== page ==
We've shared on Figshare a microsecond trajectory of the human tyrosine kinase ABL1 kinase domain generated by our lab on Folding@home for an openpathsampling-related project, but we figured this may be of general interest! Thanks to postdoc Sonya Hanson for putting this together.
In molecular simulations---especially simulations of complex systems like biomolecules---it's incredibly difficult to start the simulation close enough to equilibrium to avoid initial transients in properties of interest. As a result, it is almost universally recommended that some initial portion of the simulation be discarded to "equilibration". Unfortunately, there hasn't been a simple, automated, and generally applicable way to do this that is standard practice in the field.
In a new manuscript draft posted to bioRxiv this morning, I show how an amazingly simple approach---simply maximizing the number of statistically uncorrelated samples in the latter part of the simulation---can lead to a surprisingly robust and useful algorithm for equilibration detection. This is very much a work in progress, so comments and feedback is very much appreciated!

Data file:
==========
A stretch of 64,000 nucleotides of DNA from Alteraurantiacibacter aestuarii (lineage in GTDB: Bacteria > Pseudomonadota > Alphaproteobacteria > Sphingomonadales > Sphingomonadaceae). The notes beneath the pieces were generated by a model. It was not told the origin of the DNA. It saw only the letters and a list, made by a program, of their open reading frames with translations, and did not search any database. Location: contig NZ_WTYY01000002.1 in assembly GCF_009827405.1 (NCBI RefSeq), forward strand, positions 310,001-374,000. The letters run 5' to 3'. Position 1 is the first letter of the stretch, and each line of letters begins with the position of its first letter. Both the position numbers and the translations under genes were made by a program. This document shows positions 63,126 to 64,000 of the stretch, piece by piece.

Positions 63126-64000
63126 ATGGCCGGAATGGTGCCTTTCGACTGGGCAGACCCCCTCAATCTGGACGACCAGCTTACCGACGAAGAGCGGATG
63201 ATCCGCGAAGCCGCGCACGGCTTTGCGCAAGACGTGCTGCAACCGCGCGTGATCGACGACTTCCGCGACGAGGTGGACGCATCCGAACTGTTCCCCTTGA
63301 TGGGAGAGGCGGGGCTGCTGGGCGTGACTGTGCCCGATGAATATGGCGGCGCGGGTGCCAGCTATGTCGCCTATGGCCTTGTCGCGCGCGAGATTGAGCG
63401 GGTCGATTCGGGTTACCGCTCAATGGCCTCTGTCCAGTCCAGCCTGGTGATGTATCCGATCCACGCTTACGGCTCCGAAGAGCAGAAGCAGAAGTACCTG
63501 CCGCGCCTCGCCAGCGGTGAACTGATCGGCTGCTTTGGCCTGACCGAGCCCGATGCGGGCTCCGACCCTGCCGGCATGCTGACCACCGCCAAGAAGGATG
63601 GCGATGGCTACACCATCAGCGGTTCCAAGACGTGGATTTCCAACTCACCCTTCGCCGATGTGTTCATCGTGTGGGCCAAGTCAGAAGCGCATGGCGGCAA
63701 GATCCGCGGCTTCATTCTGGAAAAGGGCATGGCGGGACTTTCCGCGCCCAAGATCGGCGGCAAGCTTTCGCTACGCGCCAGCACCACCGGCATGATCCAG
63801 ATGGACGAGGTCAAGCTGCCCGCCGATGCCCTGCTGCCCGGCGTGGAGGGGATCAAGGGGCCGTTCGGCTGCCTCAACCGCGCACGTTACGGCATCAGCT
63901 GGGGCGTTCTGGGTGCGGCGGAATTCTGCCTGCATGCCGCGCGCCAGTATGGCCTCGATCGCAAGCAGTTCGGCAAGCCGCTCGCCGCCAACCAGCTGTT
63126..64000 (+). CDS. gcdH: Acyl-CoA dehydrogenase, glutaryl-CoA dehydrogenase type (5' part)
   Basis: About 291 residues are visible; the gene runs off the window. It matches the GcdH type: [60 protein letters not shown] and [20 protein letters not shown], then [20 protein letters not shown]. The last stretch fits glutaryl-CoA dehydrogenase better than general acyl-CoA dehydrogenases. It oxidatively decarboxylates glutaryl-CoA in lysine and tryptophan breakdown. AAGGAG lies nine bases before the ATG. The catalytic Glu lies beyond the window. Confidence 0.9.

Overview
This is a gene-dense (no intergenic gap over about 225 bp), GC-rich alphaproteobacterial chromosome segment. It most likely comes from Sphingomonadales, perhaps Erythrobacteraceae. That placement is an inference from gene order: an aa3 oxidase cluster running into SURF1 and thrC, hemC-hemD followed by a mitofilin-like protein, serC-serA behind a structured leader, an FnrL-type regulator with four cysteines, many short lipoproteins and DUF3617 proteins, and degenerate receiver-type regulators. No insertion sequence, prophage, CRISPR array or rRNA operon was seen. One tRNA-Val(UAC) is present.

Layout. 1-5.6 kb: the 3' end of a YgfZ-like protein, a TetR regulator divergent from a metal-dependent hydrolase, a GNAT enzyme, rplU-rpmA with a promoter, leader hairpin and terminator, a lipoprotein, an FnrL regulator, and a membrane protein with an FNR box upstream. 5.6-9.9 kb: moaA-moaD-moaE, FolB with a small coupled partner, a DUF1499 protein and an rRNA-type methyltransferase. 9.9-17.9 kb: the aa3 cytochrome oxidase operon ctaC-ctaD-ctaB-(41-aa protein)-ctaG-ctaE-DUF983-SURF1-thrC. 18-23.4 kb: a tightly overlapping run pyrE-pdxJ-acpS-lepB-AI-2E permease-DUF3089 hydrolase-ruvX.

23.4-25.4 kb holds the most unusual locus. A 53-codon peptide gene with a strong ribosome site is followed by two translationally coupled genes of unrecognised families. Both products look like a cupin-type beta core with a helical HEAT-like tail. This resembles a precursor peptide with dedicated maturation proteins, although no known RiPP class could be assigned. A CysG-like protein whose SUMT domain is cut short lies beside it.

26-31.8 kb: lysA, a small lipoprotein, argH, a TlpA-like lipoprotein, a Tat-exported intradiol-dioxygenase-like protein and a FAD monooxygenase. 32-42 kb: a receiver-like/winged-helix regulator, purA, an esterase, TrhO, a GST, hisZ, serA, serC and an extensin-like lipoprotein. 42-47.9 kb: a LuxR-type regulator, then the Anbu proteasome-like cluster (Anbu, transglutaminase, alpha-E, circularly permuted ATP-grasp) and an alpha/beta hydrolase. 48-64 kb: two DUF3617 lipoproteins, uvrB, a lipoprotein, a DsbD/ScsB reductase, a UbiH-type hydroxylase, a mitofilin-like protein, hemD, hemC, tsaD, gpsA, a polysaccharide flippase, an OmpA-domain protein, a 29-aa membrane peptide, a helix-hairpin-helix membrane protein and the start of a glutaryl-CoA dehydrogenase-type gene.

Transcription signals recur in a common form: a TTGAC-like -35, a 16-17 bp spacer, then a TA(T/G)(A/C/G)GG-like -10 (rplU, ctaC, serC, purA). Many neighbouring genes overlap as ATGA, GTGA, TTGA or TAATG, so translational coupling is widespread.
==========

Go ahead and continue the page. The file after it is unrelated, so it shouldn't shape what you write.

All code needed to grab the exact versions of the tools I used (using the conda package installer and the omnia molecular simulation suite), generate the simulation data, analyze it, and generate the figures for the paper is available on GitHub: You simply need to run
to regenerate everything---which is exactly what I did to generate the figures in the posted version of the manuscript. There are still a few improvements I hope to make the scripts easier to read and the data easier to deal with, but hopefully we can try to attain this level of ultra-simple reproducibility in future work as well.
Update [5 July 2015]: The manuscript has been updated based on valuable feedback I've already received! Thanks to everyone who has made comments!